Embodiments of the notification can be different if the user is already registered. For example, the notification might simply notify the user that they have received the cash in their account and not provide instructions for using the cash, because the user already has an account and need not perform any additional steps to use the balance. The user will already have a payment card number and an account, and can therefore use the funds as they have in the past.
FIG. 4 illustrates an example user computing device 400 displaying an interface providing a notification 402 indicating a transaction has been interrupted or declined. The notification 402 can appear in response to the user attempting to use a payment card number or account number that is not fully activated, e.g., the user has not performed all the activation steps. The user can use the payment card number or account number at, for example, an NFC reader, a magnetic strip reader, or on the internet via a first communication channel. The notification 402, in this example, states, “Your transaction was interrupted because your card is not activated. Click to activate now.” Clicking the notification to activate the payment card number or account can proceed, for example, as explained in FIG. 2, steps 224 and 226. Clicking the link can also prompt the user to download a payment application associated with the payment-service-system, which can give the user access to additional payment features, including the ability to make purchases, view transaction history, make peer-to-peer payments, and activate the payment card.
FIG. 5 illustrates the user receiving a second notification via a second communication channel. In this example, the second communication channel is an SMS message 502, stating “Payment Service/n 123456 unique activation code.” Alternative second communication channels include email, phone calls, an instant message, or other notification. The user can receive a unique code, in this case 123456, to input into field 504, labeled, “Enter unique code.” If the user enters the unique code, as illustrated in step 224 of FIG. 2, the process can continue to step 226 to activate the account, and the interrupted payment transaction can continue or the user can retry the payment transaction.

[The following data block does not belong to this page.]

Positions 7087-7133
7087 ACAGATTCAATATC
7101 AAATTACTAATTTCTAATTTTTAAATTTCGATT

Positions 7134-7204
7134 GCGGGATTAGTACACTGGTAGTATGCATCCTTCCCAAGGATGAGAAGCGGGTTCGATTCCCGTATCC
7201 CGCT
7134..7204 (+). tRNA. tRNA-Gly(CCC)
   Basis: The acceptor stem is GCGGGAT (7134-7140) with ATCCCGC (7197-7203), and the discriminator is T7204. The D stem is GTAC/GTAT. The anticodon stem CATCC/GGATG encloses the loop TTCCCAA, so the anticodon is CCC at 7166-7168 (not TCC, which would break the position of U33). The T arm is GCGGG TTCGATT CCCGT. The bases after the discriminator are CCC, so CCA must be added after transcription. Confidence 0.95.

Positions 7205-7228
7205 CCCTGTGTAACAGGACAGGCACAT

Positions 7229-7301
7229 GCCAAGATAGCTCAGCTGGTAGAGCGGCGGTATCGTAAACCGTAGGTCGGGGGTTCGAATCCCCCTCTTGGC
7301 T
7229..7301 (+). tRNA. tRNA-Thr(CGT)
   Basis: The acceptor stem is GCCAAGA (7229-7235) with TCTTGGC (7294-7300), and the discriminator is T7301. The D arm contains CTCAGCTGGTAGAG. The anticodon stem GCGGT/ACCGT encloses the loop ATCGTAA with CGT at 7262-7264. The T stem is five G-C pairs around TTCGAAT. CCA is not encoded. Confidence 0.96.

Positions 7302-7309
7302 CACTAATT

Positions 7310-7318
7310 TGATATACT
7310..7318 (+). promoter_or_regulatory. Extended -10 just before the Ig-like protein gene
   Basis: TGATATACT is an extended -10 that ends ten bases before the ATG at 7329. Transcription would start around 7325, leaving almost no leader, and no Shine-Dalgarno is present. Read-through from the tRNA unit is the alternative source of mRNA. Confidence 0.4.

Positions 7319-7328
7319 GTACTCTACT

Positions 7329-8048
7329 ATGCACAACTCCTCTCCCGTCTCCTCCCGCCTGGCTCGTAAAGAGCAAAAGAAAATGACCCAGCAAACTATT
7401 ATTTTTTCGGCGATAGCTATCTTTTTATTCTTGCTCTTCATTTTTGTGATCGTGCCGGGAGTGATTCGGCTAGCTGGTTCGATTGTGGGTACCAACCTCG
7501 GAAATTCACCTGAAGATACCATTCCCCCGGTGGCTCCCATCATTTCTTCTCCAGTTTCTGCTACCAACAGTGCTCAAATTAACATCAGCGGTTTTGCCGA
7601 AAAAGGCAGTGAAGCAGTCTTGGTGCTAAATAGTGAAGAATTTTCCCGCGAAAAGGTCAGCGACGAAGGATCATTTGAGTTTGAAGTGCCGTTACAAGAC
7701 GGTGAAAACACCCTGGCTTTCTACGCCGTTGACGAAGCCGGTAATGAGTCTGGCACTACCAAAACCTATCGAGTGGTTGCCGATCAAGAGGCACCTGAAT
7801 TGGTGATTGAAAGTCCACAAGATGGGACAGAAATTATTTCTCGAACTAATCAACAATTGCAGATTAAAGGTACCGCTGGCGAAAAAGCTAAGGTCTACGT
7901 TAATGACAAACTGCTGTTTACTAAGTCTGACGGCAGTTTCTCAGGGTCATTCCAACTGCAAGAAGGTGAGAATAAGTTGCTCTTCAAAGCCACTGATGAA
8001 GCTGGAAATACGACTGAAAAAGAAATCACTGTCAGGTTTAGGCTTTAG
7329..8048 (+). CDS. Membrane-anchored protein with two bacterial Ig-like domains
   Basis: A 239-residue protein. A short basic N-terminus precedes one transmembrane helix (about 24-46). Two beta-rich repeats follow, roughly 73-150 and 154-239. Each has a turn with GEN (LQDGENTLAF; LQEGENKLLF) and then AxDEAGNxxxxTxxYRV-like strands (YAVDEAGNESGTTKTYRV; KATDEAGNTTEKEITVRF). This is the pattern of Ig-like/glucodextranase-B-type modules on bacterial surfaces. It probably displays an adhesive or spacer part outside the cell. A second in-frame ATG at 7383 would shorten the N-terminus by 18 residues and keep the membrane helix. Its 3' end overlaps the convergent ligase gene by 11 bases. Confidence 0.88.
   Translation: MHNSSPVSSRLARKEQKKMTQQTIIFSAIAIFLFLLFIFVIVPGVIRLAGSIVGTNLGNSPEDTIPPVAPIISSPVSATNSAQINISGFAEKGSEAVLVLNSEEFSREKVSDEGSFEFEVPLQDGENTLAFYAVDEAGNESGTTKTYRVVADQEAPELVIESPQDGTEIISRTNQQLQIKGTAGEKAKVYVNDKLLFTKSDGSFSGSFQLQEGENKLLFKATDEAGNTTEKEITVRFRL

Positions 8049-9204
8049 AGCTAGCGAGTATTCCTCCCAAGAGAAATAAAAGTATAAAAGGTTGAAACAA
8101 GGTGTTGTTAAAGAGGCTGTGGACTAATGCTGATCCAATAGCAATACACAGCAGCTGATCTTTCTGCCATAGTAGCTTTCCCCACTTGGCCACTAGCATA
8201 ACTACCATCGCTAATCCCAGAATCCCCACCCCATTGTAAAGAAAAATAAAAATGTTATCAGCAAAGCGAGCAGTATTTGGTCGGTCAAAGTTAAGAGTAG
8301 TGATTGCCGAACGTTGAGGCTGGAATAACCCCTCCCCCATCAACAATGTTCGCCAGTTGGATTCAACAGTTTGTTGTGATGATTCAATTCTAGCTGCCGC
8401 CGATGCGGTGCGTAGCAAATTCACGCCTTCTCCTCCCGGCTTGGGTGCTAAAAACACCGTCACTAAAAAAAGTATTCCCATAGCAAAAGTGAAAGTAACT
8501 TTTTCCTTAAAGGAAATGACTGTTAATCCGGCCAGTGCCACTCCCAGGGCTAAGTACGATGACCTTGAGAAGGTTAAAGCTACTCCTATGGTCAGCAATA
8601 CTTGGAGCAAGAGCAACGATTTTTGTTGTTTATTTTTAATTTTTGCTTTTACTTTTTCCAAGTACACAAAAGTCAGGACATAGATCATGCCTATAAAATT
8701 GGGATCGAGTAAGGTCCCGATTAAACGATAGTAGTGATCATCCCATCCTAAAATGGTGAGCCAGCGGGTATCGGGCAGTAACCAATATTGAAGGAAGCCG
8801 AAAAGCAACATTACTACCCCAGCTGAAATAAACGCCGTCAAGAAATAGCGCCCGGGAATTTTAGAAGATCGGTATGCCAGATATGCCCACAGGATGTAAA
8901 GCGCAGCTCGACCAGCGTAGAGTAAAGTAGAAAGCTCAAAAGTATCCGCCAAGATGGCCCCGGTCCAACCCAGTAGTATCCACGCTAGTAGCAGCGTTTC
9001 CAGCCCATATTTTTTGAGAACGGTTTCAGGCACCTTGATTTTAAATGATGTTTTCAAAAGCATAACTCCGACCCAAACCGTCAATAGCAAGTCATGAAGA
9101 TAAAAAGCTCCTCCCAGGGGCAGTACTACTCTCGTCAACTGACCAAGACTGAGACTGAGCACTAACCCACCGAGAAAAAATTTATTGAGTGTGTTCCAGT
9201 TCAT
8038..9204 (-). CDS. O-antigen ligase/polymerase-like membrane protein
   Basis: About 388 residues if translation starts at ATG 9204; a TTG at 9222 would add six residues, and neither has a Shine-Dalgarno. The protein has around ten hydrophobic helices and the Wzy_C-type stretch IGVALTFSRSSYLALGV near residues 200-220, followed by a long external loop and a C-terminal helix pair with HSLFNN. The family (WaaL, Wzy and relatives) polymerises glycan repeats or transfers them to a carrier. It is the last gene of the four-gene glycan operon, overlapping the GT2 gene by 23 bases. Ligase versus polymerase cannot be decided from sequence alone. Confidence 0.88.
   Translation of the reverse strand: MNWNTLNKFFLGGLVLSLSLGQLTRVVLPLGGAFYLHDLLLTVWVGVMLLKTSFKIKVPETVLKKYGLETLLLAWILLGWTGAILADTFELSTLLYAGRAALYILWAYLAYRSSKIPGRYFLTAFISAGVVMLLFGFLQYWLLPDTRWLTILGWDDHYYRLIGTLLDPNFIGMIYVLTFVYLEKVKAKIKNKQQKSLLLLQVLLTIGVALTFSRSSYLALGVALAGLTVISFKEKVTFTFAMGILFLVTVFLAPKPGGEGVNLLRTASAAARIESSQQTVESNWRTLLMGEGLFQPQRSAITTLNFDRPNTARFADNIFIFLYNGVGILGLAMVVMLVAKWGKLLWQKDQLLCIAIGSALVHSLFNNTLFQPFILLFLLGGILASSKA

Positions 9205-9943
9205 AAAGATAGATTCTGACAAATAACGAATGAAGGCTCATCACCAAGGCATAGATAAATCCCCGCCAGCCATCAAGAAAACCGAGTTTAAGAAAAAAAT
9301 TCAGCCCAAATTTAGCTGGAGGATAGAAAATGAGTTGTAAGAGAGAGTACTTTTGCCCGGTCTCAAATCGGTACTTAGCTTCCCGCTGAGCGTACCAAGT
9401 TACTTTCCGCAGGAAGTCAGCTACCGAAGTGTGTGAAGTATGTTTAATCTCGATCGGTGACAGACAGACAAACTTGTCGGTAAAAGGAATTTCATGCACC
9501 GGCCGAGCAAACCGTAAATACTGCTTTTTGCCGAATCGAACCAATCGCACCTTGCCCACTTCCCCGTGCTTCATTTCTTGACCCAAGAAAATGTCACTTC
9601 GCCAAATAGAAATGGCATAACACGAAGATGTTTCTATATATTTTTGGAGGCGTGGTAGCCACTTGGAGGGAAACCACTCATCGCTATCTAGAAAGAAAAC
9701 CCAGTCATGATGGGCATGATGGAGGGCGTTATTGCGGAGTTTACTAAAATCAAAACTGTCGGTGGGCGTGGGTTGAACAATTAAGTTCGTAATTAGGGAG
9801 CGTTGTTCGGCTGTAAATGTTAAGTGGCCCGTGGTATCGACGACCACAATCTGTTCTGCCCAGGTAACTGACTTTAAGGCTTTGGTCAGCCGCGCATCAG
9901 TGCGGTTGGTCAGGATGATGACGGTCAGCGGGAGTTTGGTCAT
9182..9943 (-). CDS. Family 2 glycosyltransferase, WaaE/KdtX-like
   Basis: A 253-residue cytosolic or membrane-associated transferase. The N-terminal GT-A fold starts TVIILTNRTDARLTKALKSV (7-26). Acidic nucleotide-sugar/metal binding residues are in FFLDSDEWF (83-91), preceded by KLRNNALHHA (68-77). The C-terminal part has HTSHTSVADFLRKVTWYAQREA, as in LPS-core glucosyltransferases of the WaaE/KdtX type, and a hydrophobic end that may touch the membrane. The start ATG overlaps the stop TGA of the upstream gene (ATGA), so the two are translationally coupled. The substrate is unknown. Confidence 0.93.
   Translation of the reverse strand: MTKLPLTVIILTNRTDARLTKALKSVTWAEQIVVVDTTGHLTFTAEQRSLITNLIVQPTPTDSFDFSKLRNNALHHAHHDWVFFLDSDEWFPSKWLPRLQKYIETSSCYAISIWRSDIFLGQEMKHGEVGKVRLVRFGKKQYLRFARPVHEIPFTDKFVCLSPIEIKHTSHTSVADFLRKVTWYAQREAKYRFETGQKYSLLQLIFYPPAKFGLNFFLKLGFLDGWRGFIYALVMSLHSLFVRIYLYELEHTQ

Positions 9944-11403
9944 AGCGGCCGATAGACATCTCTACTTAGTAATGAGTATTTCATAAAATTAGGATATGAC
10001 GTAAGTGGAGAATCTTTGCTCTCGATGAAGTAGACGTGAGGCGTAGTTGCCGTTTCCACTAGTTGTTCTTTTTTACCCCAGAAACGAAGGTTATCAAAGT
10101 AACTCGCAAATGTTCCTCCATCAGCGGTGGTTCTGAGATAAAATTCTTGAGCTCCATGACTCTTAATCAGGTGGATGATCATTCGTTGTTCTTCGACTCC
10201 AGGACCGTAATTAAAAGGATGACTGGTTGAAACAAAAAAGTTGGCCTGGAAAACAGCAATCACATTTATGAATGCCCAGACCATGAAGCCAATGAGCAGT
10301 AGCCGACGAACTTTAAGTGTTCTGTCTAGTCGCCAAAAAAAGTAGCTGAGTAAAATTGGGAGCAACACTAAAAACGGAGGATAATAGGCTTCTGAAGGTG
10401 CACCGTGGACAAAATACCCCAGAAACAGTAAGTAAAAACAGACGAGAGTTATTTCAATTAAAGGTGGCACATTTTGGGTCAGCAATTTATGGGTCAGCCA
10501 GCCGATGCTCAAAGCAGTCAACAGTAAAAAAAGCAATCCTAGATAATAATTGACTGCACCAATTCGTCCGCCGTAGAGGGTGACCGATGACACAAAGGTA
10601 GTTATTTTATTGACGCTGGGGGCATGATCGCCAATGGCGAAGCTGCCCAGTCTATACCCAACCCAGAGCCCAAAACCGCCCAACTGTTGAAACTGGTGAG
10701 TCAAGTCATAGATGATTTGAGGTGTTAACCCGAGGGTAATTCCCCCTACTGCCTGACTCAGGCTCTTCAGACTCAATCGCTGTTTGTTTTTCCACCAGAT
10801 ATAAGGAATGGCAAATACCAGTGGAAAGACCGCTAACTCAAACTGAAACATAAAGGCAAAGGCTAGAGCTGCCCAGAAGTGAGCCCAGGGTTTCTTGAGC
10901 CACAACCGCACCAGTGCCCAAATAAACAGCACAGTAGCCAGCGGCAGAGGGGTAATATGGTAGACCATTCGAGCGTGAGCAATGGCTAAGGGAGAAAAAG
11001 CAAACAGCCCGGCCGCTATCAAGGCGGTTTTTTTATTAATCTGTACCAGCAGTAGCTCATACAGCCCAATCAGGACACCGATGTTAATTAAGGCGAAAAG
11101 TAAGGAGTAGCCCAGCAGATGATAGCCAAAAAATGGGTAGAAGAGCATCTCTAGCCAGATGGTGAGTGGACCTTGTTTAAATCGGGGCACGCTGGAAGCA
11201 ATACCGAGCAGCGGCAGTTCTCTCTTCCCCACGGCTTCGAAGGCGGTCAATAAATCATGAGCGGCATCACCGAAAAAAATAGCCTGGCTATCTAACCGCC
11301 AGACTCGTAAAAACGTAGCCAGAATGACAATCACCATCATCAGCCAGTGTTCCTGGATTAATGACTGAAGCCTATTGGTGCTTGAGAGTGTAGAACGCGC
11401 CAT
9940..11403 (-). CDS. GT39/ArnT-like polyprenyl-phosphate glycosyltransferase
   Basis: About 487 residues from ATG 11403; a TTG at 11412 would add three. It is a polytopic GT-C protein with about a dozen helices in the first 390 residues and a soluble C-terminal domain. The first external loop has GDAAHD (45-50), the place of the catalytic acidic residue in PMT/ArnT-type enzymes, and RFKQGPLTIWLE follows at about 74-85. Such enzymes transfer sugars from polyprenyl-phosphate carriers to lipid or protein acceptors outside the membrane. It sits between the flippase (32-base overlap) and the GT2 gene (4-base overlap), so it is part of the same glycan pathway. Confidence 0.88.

The terms “connected” or “coupled” and related terms used throughout the description are used in an operational sense and are not necessarily limited to a direct physical connection or coupling. Thus, for example, two devices may be coupled directly, or via one or more intermediary media or devices. As another example, devices may be coupled in such a way that information can be passed there-between, while not sharing any physical connection with one another. Based on the disclosure provided herein, one of ordinary skill in the art will appreciate a variety of ways in which connection or coupling exists in accordance with the aforementioned definition.
The phrases “in some embodiments,” “according to some embodiments,” “in the embodiments shown,” “in other embodiments,” and the like generally mean the particular feature, structure, or characteristic following the phrase is included in at least one implementation of the disclosed technology, and may be included in more than one implementation. In addition, such phrases do not necessarily refer to the same embodiments or different embodiments.
The term “module” or “engine” refers broadly to general or specific-purpose hardware, software, or firmware (or any combination thereof) components. Modules and engines are typically functional components that can generate useful data or other output using specified input(s). A module or engine may or may not be self-contained. Depending upon implementation-specific or other considerations, the modules or engines may be centralized or functionally distributed. An application program (also called an “application”) may include one or more modules and/or engines, or a module and/or engine can include one or more application programs.
The term “cause” and variations thereof, as used throughout this description, refers to either direct causation or indirect causation. For example, a computer system can “cause” an action by sending a message to a second computer system that commands, requests or prompts the second computer system to perform the action. Any number of intermediary devices may examine and/or relay the message during this process. In this regard, a device can “cause” an action even though it may not be known to the device whether the action will ultimately be executed or completed.